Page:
The latest edition of the Ballon d’Or has authenticated Barça’s unique story. The link between the winners, and therefore Leo Messi and Alexia Putellas, is the Barça club, the only one in Spanish football that has two winners of the highest continental award if it is remembered that the winner in 1960 was Luis Suárez. The Galician midfielder was transferred to Inter for financial needs in the same way that Messi ended up at PSG in the summer after bankruptcy was declared at the Camp Nou.
Although the conquest of the Copa América was decisive for Messi to reach the trophy for the seventh time, his 38 goals with the Barça jacket were decisive to be crowned on Monday in Paris in a close vote with Robert Lewandowski, the star of Bayern. Nobody disputed the success of Putellas and his love for Barça, the entity that has given the most professionalism and feeling in women’s football, to the point that he put the game and style before the brand when he ruled out the signing of Megan Rapinoe.
It was not about buying an icon of football and feminism but about betting on a Barcelona culture that has metabolized, like the best of Barça’s men’s teams, Cruyffismo, a bet led by Markel Zubizarreta, Zubi’s son. Nobody represents Barcelona better than Putellas, a midfielder who is portrayed in her childhood with Xavi, today a Camp Nou coach. Xavi was also part of that famous trio of the 2010 Ballon d’Or along with Andrés Iniesta and Messi, the striker who generates the most literature on the figure of the false 9.
Messi is the end point of the most praiseworthy Barça narrative, the same one that today is being rewritten from Xavi, while Alexia would be the beginning of the story that Barça is preparing to write. And it is that the Barcelona story is nominally difficult to beat if one takes into account that the most revolutionary players have had some relationship with the team with the exception of Pelé. Maradona, Cruyff, Messi and Di Stéfano, before Barça refused to share it with Madrid, have been united with the Camp Nou.
In the absence of Di Stéfano, Kubala symbolized the perfection of the technical and still game; Cruyff gave him flight like a flying ace; Maradona taught that soccer has a lot to do with tango and, therefore, that it was as important to accelerate as to slow down, not to say dribble; and Messi expressed the synthesis of his predecessors and the evolution of Ronaldo, Romario and Ronaldinho. There are few shop windows that allow you to better notice the evolution of football than that of Barcelona. The Barça story is difficult to beat since the Ballon d’Or.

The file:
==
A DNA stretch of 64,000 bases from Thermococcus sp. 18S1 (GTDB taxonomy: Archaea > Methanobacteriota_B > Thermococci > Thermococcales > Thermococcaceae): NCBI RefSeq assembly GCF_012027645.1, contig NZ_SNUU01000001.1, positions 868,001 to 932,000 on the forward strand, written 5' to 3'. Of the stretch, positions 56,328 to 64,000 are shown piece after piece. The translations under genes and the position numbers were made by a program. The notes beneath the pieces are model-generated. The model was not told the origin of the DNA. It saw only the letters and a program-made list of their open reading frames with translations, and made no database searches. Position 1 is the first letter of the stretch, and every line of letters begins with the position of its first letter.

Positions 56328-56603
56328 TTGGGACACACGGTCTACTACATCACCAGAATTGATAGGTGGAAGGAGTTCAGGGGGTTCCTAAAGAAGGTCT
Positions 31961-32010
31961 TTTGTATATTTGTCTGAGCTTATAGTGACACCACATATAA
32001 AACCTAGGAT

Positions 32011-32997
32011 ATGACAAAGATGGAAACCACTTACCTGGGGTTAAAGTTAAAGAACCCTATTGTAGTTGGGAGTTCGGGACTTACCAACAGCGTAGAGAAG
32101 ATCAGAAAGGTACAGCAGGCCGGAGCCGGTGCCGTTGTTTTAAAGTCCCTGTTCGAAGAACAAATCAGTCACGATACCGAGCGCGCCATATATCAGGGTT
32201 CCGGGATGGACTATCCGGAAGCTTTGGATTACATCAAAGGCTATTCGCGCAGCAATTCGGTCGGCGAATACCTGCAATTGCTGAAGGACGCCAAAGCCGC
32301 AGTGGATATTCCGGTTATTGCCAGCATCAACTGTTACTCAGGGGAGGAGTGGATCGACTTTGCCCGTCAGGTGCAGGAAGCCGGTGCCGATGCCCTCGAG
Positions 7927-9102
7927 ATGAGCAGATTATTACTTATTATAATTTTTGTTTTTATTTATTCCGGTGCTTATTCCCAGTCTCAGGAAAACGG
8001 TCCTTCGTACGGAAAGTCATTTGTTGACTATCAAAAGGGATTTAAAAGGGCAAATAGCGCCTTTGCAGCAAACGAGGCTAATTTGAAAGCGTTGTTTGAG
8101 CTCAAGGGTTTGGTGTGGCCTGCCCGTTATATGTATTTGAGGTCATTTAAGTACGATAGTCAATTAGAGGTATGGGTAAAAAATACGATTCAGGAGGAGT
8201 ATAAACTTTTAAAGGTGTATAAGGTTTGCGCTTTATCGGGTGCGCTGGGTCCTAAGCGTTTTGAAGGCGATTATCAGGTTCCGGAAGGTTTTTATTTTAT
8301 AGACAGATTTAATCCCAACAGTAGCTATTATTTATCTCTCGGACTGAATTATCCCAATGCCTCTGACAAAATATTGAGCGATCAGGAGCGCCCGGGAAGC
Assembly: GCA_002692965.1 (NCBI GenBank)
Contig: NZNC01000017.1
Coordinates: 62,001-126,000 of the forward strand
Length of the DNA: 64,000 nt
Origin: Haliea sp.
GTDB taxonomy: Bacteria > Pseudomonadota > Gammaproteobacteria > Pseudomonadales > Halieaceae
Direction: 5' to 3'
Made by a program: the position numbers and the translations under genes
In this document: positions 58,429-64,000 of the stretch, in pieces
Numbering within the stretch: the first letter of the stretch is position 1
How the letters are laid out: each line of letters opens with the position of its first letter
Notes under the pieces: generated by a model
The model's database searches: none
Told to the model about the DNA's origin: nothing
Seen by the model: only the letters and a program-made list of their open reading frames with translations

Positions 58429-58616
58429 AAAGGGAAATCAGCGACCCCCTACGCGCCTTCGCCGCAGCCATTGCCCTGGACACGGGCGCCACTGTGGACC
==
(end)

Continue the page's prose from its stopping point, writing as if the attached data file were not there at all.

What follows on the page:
And yet, it has been difficult for Barcelona to show off its figures, to the point that it has even denied or at least marked distances with respect to some that it did not want to assume, such as Maradona’s. He has preferred to fight a lost competition with Madrid in the Champions League. The European Cup has always been associated with the Bernabéu. Real Madrid can tolerate the loss of the League. On the other hand, he does not accept the European elimination, and less when the protagonist is Barcelona, as happened in 2011, when José Mourinho reigned, the antidote against Pep Guardiola.
Barcelonismo has been blinded by the chimera for reducing the Champions League difference with respect to Madrid in Messi’s time: 13 to 5. An impossible struggle that has led to misunderstandings and also to no unique trophies that symbolize its status as a social, integrating club and maximum exponent of Catalonia. The Fairs Cups of the sixties are as relevant as the 1979 Basel Cup Winners’ Cup. However, none have deserved the highest trophy treatment, but the extinction of the competition also meant their disappearance practically from Barcelona’s record.
The Barça attitude contrasted with that of Madrid, who tiptoed through the Parisian gala, represented by Emilio Butragueño. The best way to ignore the rival’s success, enlarged on the Barcelona side with the award given to Pedri as the best young man, is by not appearing with the nominee Karim Benzema. Florentino Pérez, after all, was already applauded by his partners when he sold the Super League as an evolution of the Champions League, he put Madrid before UEFA and explained that the story does not sell well or Movistar.
Paris invited Messi, Alexia and Luis Suárez Miramontes to a Barça party and, nevertheless, Barça did not know how to square a collective story either because it failed to express its current link with Messi or Luis Suárez. Cruyff is no longer there, Guardiola lives in Manchester and Manuel Vázquez Montalbán died. This is how it is explained that Barcelona fans live pending the voice of Xavi and Laporta.
You can follow EL PAÍS DEPORTES in Facebook and Twitter, or sign up here to receive our weekly newsletter.
Sign in to continue reading
Just by having an account you can read this article, it’s free
Thanks for reading EL PAÍS
George Holan is chief editor at Plainsmen Post and has articles published in many notable publications in the last decade.